Each week the bloggers that are participating in the read-along are posting their summaries and thoughts on three chapters at a time. This is week three--since I'm behind and have nine chapters, I'm going to be doing a Cliff's Notes edition of my thoughts.
Mr. Lockwood opens the book recalling a visit he has just paid to his new landlord Mr. Heathcliff at Wuthering Heights. Mr. Lockwood declares Mr. Heathcliff "a gypsy in aspect; in dress and manner a gentleman." Lockwood feels as though he and Heathcliff are a "suitable pair." Uninvited, Lockwood drops by for a second visit. After being stranded by a snowstorm and forced to spend the night at Wuthering Heights, Lockwood changes his opinion. It's on this visit that Lockwood also meets a young man named Hareton (whom Lockwood finds repulsive), young Catherine (the wife of Heathcliff's late son) and Heathcliff's servants Zillah and Joseph.
After Lockwood has finally fallen asleep, he is awakened by a tapping at the window sill. He breaks out a windowpane trying to brush away what he assumes is an offending tree branch. Instead he is grasped by a young woman's hand and she begs to be let in. Fearing what is happening, Lockwood lets out a scream that causes Heathcliff to come to the room; furious, he tells Lockwood to leave. As Lockwood is leaving, he witnesses Heathcliff at the window begging Catherine to come in.
When Lockwood is able to return home the next morning, he asks his housekeeper, Mrs. Dean (Ellen or Nelly), if she knows anything about Heathcliff. Well of course she does! It turns out that she was a servant in the Earnshaw house then Catherine and Hindley were young. The Earnshaws were a happy little family until Mr. Earnshaw went off to London on business. Instead of returning home with gifts for his kids as promised, Earnshaw brought home a raggedy, sullen orphan. The spoiled Earnshaw children are really mean to him at first but Catherine soon begins to dote on him. But Hindley hates the boy, who is named Heathcliff, and his hatred grows the more his father dotes on Heathcliff.
Then Hindley goes off to college and old Earnshaw grows ill. Joseph (he was around even then) is constantly preaching and telling old Earnshaw the children are all bad. Earnshaw only seems to hear it about Cathy and she starts to grow hard the harder her life becomes.
When Earnshaw dies, Hindley returns for the funeral with a sickly wife and promptly banishes Heathcliff from the house, makes him work as a outside servant, and stops his education. Cathy and Heathcliff take to running wild and roaming the moors. One day they decide to go spy on the richy rich Lintons at Thrushcross Grange and, while they're there, Cathy is attacked by a dog. Heathcliff is sent home but the Lintons take Cathy in until she is healed.
When Cathy's leg is healed, she returns to Wuthering Heights. She has changed a lot and Heathcliff realizes how far apart they have grown. At first he decides to become as dirty and unkempt as possible but soon asks Ellen to help him become better.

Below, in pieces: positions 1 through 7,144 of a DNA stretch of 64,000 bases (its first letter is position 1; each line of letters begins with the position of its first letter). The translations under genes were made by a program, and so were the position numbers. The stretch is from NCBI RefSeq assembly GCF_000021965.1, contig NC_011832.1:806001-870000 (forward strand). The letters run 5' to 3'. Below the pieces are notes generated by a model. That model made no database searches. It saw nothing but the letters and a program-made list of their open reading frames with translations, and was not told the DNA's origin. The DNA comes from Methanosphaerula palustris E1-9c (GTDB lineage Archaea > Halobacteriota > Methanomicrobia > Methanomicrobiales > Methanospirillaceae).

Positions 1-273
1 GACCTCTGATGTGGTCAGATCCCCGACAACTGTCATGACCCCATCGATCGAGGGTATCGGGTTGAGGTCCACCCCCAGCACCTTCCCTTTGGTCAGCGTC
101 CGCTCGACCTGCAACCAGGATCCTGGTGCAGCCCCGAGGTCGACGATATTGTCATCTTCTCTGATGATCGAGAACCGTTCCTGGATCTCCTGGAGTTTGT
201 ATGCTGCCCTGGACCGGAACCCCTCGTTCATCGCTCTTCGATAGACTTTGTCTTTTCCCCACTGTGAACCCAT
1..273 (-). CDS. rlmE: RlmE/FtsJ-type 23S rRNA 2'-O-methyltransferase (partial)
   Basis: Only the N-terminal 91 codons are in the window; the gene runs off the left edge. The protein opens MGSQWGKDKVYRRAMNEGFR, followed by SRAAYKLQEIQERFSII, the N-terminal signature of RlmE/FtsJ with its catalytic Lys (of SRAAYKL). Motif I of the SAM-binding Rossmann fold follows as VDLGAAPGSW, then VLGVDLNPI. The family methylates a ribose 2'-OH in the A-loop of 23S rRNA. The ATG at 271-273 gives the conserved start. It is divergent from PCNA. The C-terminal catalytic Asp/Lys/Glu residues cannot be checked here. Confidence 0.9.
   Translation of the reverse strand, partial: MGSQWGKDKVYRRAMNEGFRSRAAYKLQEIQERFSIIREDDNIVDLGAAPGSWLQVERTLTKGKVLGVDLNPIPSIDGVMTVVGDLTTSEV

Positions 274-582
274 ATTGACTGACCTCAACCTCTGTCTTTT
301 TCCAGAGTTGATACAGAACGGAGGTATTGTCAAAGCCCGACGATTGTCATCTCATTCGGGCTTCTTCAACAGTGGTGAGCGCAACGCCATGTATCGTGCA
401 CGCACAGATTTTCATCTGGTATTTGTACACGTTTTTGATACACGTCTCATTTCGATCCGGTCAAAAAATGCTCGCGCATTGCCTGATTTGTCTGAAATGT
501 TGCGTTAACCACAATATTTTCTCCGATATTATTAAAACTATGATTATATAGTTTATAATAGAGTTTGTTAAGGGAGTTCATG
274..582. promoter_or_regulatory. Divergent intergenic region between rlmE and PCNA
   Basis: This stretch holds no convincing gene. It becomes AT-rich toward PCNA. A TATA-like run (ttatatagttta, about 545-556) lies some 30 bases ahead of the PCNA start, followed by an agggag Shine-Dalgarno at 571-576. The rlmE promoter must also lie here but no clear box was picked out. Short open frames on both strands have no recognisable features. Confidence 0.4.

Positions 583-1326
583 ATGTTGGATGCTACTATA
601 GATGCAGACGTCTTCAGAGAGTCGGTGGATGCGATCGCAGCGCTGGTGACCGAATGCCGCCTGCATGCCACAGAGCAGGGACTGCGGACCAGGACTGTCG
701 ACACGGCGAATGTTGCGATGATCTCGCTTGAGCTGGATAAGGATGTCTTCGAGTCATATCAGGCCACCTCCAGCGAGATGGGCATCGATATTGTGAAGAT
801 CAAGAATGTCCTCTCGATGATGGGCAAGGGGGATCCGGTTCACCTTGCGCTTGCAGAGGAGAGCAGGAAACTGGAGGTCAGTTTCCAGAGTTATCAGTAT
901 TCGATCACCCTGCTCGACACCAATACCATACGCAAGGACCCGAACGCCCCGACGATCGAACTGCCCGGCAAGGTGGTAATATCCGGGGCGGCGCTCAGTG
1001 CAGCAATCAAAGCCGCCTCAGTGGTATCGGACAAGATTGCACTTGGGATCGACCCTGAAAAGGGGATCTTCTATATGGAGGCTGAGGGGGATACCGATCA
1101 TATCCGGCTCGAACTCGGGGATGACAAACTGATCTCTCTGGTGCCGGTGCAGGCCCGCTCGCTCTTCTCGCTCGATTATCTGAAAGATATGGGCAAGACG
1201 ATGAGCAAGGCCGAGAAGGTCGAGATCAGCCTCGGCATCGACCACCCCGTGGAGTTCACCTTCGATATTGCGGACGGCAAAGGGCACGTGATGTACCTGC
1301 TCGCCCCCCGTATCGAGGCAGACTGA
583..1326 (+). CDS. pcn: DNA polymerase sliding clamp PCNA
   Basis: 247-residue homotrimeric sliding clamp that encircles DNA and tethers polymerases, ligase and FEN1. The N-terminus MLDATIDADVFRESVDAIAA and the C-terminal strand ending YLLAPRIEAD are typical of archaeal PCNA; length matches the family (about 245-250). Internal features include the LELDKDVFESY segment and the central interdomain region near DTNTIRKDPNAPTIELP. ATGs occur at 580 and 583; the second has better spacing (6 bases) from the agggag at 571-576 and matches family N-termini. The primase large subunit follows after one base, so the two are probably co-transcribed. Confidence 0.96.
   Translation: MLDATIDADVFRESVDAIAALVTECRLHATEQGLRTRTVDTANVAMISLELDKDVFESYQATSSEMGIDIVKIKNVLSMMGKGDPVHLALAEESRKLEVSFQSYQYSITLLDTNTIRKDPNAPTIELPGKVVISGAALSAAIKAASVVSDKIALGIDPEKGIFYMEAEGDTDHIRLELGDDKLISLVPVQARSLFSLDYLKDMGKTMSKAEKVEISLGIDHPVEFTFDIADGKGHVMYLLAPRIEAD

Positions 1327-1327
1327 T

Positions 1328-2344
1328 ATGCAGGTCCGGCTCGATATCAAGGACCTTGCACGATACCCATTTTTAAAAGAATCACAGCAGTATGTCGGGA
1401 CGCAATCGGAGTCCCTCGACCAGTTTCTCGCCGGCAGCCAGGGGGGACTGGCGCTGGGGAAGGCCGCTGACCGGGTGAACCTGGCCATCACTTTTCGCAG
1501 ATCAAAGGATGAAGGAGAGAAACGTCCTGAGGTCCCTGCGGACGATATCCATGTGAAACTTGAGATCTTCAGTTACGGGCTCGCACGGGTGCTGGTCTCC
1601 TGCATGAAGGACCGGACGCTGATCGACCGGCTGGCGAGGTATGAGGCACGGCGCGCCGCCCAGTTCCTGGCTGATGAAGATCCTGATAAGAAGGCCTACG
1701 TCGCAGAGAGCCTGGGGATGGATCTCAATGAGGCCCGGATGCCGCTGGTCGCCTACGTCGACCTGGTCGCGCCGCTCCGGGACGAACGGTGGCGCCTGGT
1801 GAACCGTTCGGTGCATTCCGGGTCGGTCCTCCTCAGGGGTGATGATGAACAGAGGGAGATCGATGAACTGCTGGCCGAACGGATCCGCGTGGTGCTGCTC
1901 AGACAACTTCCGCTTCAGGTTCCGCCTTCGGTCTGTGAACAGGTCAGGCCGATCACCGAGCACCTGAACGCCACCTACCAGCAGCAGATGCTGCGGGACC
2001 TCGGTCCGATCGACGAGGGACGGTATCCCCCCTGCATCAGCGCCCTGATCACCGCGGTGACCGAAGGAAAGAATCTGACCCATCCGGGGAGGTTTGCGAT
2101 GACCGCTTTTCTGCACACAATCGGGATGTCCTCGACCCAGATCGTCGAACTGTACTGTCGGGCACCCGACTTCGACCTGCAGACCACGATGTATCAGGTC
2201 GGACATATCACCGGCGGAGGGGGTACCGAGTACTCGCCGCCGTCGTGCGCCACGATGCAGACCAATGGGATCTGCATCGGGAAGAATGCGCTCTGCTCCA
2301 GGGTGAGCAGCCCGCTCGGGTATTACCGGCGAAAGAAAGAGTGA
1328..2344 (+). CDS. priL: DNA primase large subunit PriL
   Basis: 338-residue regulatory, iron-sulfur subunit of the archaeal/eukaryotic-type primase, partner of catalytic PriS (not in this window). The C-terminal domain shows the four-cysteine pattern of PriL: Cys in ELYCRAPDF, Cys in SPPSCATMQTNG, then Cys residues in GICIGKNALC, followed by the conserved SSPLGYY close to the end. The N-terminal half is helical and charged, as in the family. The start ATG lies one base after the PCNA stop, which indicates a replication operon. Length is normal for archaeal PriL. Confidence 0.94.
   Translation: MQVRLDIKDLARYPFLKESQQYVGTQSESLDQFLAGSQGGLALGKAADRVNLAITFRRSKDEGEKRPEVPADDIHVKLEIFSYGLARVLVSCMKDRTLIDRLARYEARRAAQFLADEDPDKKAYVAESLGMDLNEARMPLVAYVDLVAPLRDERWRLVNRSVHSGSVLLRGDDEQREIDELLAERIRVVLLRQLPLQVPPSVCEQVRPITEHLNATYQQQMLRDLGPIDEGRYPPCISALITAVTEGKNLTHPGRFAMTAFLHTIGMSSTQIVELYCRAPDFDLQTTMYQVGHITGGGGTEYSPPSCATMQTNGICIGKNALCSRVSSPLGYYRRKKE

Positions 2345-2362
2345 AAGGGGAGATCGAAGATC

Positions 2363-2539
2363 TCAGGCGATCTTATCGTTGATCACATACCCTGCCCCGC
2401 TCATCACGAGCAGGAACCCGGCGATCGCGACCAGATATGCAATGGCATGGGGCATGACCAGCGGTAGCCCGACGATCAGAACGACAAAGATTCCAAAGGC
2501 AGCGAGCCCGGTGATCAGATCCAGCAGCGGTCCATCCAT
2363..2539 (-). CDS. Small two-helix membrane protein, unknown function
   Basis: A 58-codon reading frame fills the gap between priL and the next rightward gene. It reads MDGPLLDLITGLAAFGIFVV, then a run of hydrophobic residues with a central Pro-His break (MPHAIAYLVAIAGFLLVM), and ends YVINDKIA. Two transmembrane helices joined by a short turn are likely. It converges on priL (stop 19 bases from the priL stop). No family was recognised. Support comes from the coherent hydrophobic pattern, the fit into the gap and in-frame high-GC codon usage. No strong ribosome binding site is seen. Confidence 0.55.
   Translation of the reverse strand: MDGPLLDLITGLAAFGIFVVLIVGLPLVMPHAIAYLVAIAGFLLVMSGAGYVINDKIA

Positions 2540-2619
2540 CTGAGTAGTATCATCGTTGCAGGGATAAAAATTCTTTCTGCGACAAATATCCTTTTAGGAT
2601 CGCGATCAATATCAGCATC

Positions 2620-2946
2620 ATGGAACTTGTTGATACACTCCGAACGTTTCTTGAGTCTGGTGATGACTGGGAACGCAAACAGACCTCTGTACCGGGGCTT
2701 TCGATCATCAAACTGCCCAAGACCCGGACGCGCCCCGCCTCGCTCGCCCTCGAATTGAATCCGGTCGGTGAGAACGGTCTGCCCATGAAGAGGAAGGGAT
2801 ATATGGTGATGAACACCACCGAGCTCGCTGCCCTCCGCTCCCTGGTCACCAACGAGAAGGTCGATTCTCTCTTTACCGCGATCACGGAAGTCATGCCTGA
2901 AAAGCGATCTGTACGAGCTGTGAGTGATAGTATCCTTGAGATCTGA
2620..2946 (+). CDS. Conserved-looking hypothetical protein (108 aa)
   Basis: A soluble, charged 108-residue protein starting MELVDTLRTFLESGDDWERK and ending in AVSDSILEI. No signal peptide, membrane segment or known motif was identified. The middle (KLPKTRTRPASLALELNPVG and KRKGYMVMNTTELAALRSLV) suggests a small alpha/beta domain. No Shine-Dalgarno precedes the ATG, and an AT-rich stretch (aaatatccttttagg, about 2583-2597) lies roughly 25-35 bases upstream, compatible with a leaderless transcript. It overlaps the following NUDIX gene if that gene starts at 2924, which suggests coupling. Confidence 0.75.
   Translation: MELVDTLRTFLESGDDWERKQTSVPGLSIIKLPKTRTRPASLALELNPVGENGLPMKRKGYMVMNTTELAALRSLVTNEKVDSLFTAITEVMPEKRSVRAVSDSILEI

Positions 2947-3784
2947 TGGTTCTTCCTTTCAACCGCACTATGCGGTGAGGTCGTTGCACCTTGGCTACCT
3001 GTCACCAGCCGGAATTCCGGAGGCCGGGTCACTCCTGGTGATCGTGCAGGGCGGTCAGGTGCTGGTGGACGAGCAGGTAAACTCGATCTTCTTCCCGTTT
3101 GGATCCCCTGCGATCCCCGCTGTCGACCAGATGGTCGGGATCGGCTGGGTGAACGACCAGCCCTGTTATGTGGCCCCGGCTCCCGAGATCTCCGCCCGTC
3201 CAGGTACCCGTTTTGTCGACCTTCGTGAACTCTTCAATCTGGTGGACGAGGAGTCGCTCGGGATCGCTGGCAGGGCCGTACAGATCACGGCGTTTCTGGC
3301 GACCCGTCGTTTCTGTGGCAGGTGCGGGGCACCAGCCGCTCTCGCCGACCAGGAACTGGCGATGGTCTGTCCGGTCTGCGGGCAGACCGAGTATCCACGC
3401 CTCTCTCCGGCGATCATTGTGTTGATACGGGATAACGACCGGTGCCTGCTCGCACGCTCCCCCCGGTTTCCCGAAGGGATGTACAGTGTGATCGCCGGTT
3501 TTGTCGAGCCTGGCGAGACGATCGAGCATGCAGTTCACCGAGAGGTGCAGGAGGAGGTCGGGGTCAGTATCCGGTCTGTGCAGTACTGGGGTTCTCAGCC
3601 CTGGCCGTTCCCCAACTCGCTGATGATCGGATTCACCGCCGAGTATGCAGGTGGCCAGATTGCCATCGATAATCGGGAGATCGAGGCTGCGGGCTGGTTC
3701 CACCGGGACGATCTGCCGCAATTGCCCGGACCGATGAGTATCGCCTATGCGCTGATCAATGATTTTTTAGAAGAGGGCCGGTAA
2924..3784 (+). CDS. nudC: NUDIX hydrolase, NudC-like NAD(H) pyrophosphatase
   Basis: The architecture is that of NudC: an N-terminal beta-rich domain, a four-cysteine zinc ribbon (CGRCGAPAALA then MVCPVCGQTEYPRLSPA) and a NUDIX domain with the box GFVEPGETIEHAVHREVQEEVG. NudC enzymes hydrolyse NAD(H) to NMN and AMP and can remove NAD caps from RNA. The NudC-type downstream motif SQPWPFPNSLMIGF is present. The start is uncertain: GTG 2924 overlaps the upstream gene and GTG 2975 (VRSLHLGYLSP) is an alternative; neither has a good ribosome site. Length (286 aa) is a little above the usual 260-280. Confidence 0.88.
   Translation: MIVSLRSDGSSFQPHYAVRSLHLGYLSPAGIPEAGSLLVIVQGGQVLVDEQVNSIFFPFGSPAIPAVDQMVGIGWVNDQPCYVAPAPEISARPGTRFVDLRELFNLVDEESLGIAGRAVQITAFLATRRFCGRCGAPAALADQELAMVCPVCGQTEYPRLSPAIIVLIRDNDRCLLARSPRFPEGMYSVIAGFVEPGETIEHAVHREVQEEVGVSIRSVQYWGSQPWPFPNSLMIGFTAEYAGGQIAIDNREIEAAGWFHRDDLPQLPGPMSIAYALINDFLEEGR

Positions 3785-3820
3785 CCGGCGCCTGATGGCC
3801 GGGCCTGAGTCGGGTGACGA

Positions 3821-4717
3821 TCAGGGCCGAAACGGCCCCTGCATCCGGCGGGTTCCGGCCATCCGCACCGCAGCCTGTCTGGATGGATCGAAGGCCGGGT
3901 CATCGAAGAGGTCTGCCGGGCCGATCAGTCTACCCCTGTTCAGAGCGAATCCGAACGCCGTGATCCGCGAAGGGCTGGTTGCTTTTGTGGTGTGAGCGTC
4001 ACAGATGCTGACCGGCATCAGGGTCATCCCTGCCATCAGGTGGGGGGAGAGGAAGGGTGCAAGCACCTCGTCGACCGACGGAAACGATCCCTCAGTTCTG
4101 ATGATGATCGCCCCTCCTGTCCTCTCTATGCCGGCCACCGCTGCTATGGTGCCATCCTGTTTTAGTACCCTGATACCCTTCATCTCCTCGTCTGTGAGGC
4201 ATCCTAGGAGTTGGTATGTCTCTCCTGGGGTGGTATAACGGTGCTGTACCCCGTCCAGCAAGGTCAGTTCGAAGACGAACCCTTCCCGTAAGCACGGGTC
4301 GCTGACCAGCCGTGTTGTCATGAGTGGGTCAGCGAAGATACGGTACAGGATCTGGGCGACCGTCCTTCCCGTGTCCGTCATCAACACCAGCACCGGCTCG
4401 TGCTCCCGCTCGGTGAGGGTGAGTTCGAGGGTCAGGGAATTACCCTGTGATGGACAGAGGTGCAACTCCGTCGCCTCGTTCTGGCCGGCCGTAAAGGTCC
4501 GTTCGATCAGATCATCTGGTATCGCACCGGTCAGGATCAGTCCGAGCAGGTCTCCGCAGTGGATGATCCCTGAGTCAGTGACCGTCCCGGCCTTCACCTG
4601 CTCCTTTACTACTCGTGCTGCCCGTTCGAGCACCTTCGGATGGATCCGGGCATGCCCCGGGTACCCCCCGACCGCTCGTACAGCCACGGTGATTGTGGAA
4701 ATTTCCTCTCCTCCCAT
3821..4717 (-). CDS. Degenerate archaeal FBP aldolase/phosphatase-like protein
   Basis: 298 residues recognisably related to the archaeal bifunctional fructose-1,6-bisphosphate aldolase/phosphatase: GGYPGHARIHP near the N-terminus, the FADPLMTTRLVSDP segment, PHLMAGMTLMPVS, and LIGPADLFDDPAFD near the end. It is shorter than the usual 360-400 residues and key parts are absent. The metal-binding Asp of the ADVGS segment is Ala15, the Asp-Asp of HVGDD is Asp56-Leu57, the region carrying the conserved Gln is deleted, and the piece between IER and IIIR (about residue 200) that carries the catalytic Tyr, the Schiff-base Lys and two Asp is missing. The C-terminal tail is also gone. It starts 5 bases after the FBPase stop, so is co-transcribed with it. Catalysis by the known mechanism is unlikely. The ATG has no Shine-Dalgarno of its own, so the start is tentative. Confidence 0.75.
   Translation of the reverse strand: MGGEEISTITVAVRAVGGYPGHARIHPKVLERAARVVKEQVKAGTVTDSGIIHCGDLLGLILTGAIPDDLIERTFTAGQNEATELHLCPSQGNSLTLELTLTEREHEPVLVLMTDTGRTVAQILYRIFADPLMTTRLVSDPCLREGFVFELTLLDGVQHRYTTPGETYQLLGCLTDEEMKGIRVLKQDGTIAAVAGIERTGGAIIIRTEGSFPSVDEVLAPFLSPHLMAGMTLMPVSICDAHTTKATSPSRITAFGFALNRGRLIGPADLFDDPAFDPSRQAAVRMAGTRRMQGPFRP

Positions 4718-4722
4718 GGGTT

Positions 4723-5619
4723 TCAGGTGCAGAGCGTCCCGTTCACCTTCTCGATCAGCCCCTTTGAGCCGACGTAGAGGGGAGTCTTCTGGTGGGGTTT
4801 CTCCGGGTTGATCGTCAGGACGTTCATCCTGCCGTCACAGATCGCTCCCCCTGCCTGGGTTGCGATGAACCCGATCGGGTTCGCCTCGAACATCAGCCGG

Then the Linton children, Edgar and Isabella, begin visiting and Heathcliff is pushed further and further away from Cathy; she is torn between wanting to fit in with them and wanting to be with Heathcliff.
"Were I in your place, I would frame high notions of my birth, and the thoughts of what I was should give me courage and dignity to support the oppressions of a little farmer."
When Frances gives birth to Hareton, the consumption she has been battling becomes much more serious. Hindley goes crazy with grief and becomes a drunken bum.
Cathy develops two personalities--at home she's awful but around the Lintons she's charming and she manages to charm Edgar into proposing. Cathy accepts even though she confesses to Ellen that she really loves Heathcliff but that she can't marry him because he's below her and they would be beggars. If she marries Edgar, Cathy says, she can help Heathcliff. He happens to overhear only the part where she says she wouldn't marry him and decides to run away.
Within the next three years, both of Edgar's parents die and Cathy and Edgar are married.
Whew--I had forgotten how much happened in these first few chapters! Bronte packed in a lot of characters and plenty of action while still creating a wonderful sense of place and fully realized characters.
When I read this before I really did not like Heathcliff--he seemed to come to the Earnshaws already a person who would always be disagreeable. But as I read the story again, I did begin to feel sorry for him and think that if he had been treated better from the time he came to live at Wuthering Heights, he may have turned out much differently. Had old Mr. Earnshaw not given so much of his affection to Heathcliff, Cathy and Hindley might not have turned out to be such unpleasant people.
My favorite passage was Cathy describing her love of Heathcliff to Ellen:
"I cannot express it; but surely you and everybody have a notion that there is or should be an existence of your beyond you. What were the use of my creation, if I were entirely contained here? My great miseries in this world have been Heathcliff's miseries, and I watched and felt each from the beginning; my great thought in living is himself. If all else perished, and he remained, I should still continue to be; and all else remained, and he were annihilated, the universe would turn to a mighty stranger; I should not seem a part of it."
So now I'm caught up with the read-along and caught up in the book. I'll be back Wednesday with my next update!